you see out to sea as the lighthouse. It would matter be --


Orfordness without a lighthouse would be disastrous.


We will take it year by year and at the end of each winter we will be


able to assess how she's got through the winter. Will have time from when


we can't get visitors here any more, but the lighthouse still saved, if


that makes sense. That's when we will start dismantling and moving to


the next phase of the plan. These are voice pipes, Wessels would go


all the way down to the kitchen. The keeper good summer his mate come up


here and give him a hand. They will hope to salvage an exhibit


in the museum this and other artefacts from the inside. The very


top of the building will be taken away preserve too. They know that


they will sue calm, but for now it is all about digging in and battling


on. Surrender, never. I always loved those moments when


you say, I never knew that. Powered by whale oil, well I never.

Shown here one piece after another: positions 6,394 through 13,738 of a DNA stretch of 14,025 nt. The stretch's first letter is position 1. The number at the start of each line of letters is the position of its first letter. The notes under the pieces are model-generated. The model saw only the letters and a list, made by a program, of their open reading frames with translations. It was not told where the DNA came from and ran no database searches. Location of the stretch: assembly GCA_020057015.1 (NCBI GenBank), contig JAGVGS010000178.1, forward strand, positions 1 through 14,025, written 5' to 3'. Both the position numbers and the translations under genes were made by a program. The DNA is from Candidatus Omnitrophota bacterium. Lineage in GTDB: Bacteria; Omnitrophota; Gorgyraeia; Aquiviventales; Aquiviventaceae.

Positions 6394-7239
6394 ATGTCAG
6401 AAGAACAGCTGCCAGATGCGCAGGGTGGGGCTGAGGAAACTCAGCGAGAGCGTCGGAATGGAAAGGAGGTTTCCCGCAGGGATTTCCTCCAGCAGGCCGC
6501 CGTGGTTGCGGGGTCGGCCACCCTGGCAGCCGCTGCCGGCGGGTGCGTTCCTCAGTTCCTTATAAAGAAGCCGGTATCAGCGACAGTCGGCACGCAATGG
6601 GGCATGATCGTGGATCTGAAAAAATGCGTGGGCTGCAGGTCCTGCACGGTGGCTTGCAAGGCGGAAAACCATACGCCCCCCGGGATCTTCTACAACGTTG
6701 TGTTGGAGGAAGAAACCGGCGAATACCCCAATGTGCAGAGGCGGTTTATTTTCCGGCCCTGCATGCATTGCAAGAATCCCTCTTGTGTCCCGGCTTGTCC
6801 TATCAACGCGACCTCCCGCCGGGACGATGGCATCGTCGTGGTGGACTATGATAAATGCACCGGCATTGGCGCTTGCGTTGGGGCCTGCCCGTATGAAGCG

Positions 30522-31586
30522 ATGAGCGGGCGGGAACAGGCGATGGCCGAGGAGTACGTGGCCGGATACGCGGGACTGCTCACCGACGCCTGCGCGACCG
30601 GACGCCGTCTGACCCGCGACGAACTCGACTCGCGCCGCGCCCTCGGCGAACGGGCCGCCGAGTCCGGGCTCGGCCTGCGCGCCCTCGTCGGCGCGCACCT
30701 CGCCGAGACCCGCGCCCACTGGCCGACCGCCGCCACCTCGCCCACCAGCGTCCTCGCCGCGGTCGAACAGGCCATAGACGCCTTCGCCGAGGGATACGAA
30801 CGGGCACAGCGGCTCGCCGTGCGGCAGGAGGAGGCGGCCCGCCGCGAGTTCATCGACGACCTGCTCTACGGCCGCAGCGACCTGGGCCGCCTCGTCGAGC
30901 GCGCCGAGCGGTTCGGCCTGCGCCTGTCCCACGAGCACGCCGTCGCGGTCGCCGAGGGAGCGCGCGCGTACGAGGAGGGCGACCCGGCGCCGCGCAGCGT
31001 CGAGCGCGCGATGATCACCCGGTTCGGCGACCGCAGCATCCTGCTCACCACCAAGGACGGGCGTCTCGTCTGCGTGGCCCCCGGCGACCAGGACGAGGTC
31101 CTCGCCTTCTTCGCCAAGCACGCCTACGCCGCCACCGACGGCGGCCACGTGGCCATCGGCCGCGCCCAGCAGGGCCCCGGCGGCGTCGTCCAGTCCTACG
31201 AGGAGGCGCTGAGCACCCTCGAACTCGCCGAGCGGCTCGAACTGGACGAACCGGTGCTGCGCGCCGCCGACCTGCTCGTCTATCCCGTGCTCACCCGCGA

If you say Anglesey Abbey to most people, especially


at this time of year, most people will say snowdrops.


Over the years, the Abbey - which is run by the National Trust -


has built a reputation for its winter garden.


For the last 40 years, the man in charge has been Richard Todd,


but now he's stepping down as head gardener.


The nationally acclaimed winter garden, here at Anglesey Abbey -


From red dogwood to whitewash bramble.


That's the beauty of a winter garden.


You can't be unhappy about what you're seeing,


because they're fantastically bright.


Richard Todd has worked here since he was 22.


He planted much of this garden and designed a lot of it.


Now he's retiring, his successor will need to constantly maintain it


It's not a job for the faint-hearted.


Not only are you running the garden, making sure


maintaining all of those things - big team to look after,


Obviously, there's lots of emotions around that, because it's


But think it's the right time for me to hang up my boots, as it were.


The real jewel in the crown here are the snowdrops,


What are the challenges facing the new head gardener?


We've got one right here, this is the first of our named


We've got 350 in the collection, you've got to get your head


round that, to tell the stories, tell the differences


Richard is now going on to become the garden consultant